The validity of The Book of Marvels is shown by Phlegon’s position during his life. He began life as a slave, owned by the emperor Hadrian, who freed him and then patronised his literary career. Phlegon lived as a respected and elite member of Roman society alongside Suetonius, who was also one of the emperor’s freedmen. While Suetonius was producing his (now lost) works on Greek games, the physical defects of men, grammatical problems and the offices of the Roman state, Phlegon was working on books, including a list of people who lived for over 100 years, a list of every recorded winner of the ancient Olympic Games, a description of all the Roman religious festivals, a description of Sicily and a topography of Rome. The Book of Marvels, therefore, fits into his life’s work of collating and preserving knowledge simply for the pleasure and usefulness of the preservation itself. Pliny the Elder, who died sailing towards Pompeii to get a clearer view of the eruption of Vesuvius, was not significantly different in his outlook. The later polymath Aulus Gellius, in his only surviving work, Attic Nights, gives us a glimpse into this concern for data preservation of all forms when he records finding and buying a number of damaged books of incredible tales – including Pliny’s – in order to copy out and preserve their most important and fabulous stories. The stories he chooses to record are those of miraculous sex-changes, cannibals, cyclopes and people who can kill with their eyes. Clearly, for the ancient scholars, these paranormal tales were not foolish entertainment for the masses, but important knowledge that needed to be recorded alongside the political histories of men, the vagaries of Latin grammar and the geographies of cities.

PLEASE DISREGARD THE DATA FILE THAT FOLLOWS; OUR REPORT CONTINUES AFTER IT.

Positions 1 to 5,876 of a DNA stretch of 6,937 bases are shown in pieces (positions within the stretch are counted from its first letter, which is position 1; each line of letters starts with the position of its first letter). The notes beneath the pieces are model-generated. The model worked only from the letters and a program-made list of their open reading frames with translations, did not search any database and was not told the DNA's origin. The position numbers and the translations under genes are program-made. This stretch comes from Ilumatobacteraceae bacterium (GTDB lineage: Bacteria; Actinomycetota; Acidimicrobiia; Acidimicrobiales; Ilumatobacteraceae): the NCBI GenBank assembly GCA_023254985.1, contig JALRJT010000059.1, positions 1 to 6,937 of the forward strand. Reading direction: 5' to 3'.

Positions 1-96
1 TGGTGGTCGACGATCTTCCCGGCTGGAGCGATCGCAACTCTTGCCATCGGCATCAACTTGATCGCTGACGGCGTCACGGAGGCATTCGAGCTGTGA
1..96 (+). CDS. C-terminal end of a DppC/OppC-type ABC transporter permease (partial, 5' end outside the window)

Taken alone, The Book of Marvels seems like a strange and ridiculous text for the uncritical reader. In the context of the works that the other members of Hadrian’s court and their near contemporaries were producing, however, Phlegon’s text can be seen as part of the Aristotlean tradition of philosophical wonder at the endless peculiarities that exist in the physical world and the desire to record them all. And Phlegon presents his marvels with academic seriousness. He cites his sources and provides dates, using both the Greek and Roman systems. He gives the names and home towns of those whose experiences he repeats. He even tells his readers, to the best of his ability, how to see the centaurs and giants he writes about for themselves, in the storehouses of an unnamed emperor, or on a certain island near Athens.

Phlegon of Tralles is now all but forgotten and his works have been derided as foolish fripperies in the footnotes of classical antiquity, but in his time he was a serious scholar of a world he saw as being full of natural miracles and he offers modern readers the chance to see the marvellous at the heart of Greek and Roman life.

Emma Southon is the author of Agrippina: Empress, Exile, Hustler, Whore (Unbound, 2018).